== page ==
https://johnhcochrane.blogspot.com/2020/01/wokeademia.html

I'm not saying that being a tenured university professor does not disqualify one from being a "top economist". I'll repeat here that I'm surprised at the suggestion that it is the only criteria.

Counterfactual? That presumes that there is a good alternative use for the training that PhD economists undergo. I'm not an economist, so I'm looking for others (e.g., "top economists") to provide the answers. My general observation here and elsewhere, is that economists, even many self-styled "top economists", are searching for a purpose. If they had one, why would they waste so much time opining on things that are outside the realm of their training and expertise? Politics, films, sports, literature, food, international relations, etc., etc. That's not to say that economists can't have multiple interests and hobbies like the rest of us; but, it is to say that they seem to regard a much greater area of turf as part of their are of competence. Perhaps that's why many self-styled "top economists" now tend to use the term "public intellectual" rather than "economist". I've also noticed the attempt recently to introduce the term "influencer", but that doesn't seem to have taken wings yet...

Reading between the lines - ok, reading the lines - there seems to be more than a hint of disdain for poseurs.

One hopes that such mannered disdain remains acceptable in this dawning age of cancel culture.

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Neither mathematicians (with a long history of work involving mainly military matters) nor linguists (think work involving the Bible) are exclusively academic in nature.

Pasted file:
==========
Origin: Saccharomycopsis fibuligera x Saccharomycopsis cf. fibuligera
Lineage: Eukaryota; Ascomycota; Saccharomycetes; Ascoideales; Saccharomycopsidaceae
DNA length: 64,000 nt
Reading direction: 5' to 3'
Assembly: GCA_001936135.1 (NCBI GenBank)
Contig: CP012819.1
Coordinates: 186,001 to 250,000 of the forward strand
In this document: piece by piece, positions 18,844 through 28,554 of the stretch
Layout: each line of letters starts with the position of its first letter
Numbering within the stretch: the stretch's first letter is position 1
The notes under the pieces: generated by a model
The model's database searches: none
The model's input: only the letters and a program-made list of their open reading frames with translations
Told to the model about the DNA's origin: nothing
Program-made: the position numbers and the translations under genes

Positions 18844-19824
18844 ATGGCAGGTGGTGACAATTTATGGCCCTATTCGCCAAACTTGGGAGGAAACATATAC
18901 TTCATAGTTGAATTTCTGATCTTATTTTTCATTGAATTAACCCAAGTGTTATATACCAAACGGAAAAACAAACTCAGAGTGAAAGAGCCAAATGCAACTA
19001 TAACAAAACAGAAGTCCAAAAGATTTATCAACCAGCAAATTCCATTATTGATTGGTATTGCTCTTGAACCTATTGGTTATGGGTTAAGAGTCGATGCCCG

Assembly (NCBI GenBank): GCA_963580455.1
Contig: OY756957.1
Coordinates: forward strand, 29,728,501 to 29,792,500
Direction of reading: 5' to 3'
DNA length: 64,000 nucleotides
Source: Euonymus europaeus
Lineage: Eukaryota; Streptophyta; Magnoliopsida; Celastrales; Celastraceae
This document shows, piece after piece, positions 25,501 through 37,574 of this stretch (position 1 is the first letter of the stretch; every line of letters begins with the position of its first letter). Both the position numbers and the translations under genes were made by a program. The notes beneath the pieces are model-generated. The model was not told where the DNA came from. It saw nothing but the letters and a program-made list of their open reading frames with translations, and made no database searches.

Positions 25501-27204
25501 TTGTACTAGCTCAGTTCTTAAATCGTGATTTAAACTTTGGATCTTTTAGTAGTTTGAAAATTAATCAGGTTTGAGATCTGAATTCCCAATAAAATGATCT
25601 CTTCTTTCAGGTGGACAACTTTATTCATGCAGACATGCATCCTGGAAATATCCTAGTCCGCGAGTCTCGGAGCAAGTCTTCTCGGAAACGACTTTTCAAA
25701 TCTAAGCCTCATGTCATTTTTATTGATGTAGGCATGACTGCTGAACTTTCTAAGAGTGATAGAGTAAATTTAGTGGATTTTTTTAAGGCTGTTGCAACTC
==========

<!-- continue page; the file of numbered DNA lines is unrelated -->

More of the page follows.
Turing comes to mind as a well known example for mathematicians,. Linguistics, particularly in regards to philology or translation, has a major religious framework (which may or may not be considered academic), though no well known examples are as clear cut as Turing.

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You can easily assumes that many truly top economists are not in the public eye - at least until retirement from private industry when they may continue as a hobby online what they were paid for as a professional.

Of course, how one defines economist is part of how the game is played to gain status. Academics are often shameless in their insistence that only academics represent the top of their profession, but this posture is much harder to maintain in any field where actual results matter - law, architecture, medicine, engineering as you pointed out.

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Maybe the problem for the younger economists is the "tons of data and inspiring research at their fingertips". How often do commenters at this blog complain about research linked by Cowen as being useless (which I interpret to mean too narrow to have importance). Back before the "tons of data" were accessible, economists (and social scientists generally) often focused on the big questions as opposed to the minutiae. Besides the notoriety within the profession, the leading economists back then were read (and admired) by a much wider (and larger) audience. Indeed, many economists back then had expressive and appealing writing styles, whereas today the writing style of most young economists is, well, not so appealing. Of course, I need not go far to identify an economist today who has many of the attributes and broad based appeal of the well-known and widely-read economists of years past.